The undisguised hatefulness demonstrated by Reclaim Australia is only a symptom of deeper social issues. We shouldn’t respond with anger, but we should hold our national leaders accountable, writes Durkhanai Ayubi.
Lots of commentary on the Reclaim Australia movement has implied that we should dismiss the ugly and hateful demonstrations as the doings of an isolated pocket of society.
It is true that the numbers of people in the Reclaim Australia camp were not particularly huge at the nationwide rallies that took place earlier in the month, but it would be unwise to ignore the fact that many mass movements, however irrational, have germinated from initially fringe movements.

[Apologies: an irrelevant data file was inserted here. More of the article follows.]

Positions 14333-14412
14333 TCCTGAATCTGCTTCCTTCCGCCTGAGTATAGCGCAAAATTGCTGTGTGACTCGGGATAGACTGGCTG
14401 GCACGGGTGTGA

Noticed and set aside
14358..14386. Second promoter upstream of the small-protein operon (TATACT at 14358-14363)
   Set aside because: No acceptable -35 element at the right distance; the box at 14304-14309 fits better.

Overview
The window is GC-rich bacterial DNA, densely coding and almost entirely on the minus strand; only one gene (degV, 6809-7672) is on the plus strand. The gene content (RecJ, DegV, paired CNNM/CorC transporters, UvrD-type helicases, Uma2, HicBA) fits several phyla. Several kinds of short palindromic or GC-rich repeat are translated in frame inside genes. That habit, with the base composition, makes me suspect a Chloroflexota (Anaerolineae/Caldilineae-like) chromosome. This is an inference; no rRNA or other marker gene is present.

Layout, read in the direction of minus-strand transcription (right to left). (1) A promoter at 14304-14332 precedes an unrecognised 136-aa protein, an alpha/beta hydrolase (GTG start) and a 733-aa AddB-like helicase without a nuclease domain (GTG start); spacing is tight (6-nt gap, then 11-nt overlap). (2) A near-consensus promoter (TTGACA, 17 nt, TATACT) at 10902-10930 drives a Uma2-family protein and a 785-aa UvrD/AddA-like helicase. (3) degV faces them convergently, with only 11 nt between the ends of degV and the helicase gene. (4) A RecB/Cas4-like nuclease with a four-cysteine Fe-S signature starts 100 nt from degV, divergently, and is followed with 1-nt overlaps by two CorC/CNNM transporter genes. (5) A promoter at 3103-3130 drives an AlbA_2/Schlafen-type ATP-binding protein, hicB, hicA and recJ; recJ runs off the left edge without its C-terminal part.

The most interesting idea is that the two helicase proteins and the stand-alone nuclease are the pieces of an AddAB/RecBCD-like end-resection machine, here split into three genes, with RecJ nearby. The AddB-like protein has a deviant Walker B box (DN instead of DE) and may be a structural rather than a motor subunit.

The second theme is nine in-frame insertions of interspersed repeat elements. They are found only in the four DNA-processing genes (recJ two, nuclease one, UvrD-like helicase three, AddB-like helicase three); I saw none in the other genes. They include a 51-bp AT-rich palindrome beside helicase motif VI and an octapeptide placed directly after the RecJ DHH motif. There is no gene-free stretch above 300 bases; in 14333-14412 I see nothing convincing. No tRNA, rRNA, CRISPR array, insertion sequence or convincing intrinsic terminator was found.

The next reason we should pay full attention to the sentiments of Reclaim Australia is because such thoughts stem from more ubiquitous general attitudes, even if they are an extreme interpretation of that attitude. When we have had a concerted political campaign, however opportunistic, which fails to dissociate the atrocities of extreme Islam from the behaviour and ideologies of ‘moderate’ Muslims living in Australia, we are bound to create pockets of society which feel it is not only their right, but their duty, to stamp out that threat.
And lastly, our ‘patriotic’ shift is likely to have material implications – beyond what some may dismiss as the ‘hurt feelings’ of the Muslim community – for our leverage as a nation in a time where powers are shifting.